Hotels could arm employees with panic buttons but are unlikely to put security cameras in hotel rooms following the alleged sexual assault of a maid by former IMF Managing Director Dominique Strauss-Kahn, says a Reuters report.
Hotels usually have procedures to ensure the safety of housecleaning staff, who often enter guest rooms during the day for cleaning and in the evening for turndown services.
These include working in a "buddy system," keeping doors open while cleaning and knocking on doors when entering rooms, said the report. But last week's headline-grabbing incident involving Strauss-Kahn has made them reconsider these measures.
"It's a wake-up call, any time you get any incident like this," said Strategic Hotels and Resorts Inc Chief Executive Laurence Geller in the Reuters report, noting that all hotels "rushed to look at their security" in late 2008, following attacks on hotels popular with foreigners in Mumbai. "You revise your protocols and procedures."
Strauss-Kahn, an economist and one-time French presidential hopeful, is facing charges of sexual assault and attempting to rape a housecleaning employee at the Sofitel hotel in New York on May 14. He is being held in an apartment in Manhattan under armed guard after being freed on bail on Friday.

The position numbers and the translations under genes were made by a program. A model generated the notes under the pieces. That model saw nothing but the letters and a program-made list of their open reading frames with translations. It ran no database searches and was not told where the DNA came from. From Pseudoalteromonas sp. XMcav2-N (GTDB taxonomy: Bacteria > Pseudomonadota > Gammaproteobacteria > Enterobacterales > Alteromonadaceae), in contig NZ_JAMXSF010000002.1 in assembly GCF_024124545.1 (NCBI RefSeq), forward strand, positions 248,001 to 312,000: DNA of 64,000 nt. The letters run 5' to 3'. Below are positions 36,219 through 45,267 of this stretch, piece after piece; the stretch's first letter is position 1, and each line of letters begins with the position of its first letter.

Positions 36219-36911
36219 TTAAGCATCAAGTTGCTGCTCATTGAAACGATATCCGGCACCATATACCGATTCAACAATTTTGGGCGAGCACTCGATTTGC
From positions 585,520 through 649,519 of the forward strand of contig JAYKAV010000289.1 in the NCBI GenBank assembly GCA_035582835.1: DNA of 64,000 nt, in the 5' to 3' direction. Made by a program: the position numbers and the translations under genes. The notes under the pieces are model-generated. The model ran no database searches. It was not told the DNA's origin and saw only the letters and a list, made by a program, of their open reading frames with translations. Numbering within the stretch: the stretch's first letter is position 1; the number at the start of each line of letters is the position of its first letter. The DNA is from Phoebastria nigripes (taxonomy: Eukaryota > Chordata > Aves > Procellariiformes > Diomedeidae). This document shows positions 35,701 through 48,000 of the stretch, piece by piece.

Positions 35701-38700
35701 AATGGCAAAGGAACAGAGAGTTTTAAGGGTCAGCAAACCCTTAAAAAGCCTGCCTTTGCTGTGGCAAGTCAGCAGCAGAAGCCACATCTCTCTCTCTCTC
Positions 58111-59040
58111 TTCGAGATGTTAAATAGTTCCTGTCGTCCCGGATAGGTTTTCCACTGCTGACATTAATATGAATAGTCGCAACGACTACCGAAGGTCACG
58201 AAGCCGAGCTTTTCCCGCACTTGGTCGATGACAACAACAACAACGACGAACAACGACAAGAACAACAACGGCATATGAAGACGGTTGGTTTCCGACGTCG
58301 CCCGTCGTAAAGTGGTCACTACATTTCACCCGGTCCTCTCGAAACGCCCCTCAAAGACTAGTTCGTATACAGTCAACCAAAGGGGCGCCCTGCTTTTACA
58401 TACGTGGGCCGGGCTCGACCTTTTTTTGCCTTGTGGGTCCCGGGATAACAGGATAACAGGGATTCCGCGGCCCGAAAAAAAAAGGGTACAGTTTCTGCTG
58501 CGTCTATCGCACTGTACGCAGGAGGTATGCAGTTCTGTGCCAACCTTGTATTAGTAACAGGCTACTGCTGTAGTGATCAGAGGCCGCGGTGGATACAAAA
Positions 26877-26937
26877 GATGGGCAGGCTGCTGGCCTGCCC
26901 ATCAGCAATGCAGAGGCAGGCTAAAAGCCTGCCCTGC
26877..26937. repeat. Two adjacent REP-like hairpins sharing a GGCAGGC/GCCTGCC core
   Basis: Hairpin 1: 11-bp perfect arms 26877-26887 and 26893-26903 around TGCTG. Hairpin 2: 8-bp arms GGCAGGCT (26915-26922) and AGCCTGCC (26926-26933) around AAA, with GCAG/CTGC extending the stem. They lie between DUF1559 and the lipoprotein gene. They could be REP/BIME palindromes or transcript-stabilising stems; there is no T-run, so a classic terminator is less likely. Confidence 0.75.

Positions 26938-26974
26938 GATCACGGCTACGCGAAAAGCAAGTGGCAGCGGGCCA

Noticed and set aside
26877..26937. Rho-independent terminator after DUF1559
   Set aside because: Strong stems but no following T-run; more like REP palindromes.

Marriott International Inc is also revisiting its procedures to make sure they are "reasonably good," said Arne Sorenson, the hotel company's chief operating officer in the report. "This is still a fairly rare and exceptional event, thankfully, but that doesn't mean we can ignore it," said Sorenson, whose company also owns the upscale Ritz Carlton hotel brand.
Both executives said it was necessary to find a balance between the needs of employees and guests. "You have to find a way to both make sure our associates are safe and doing the right thing and you have to protect the privacy of our guests," said Sorenson in the report. "There's a little bit of tension between those two things." For example, Sorenson said the company would not put video cameras in guest rooms.
Geller said security has improved greatly over the years, he said, and that electronic key cards, key-operated elevators, closed-circuit televisions in hallways and elevators have greatly improved security, as well as a custom of front desk employees never saying a guest's room number out loud.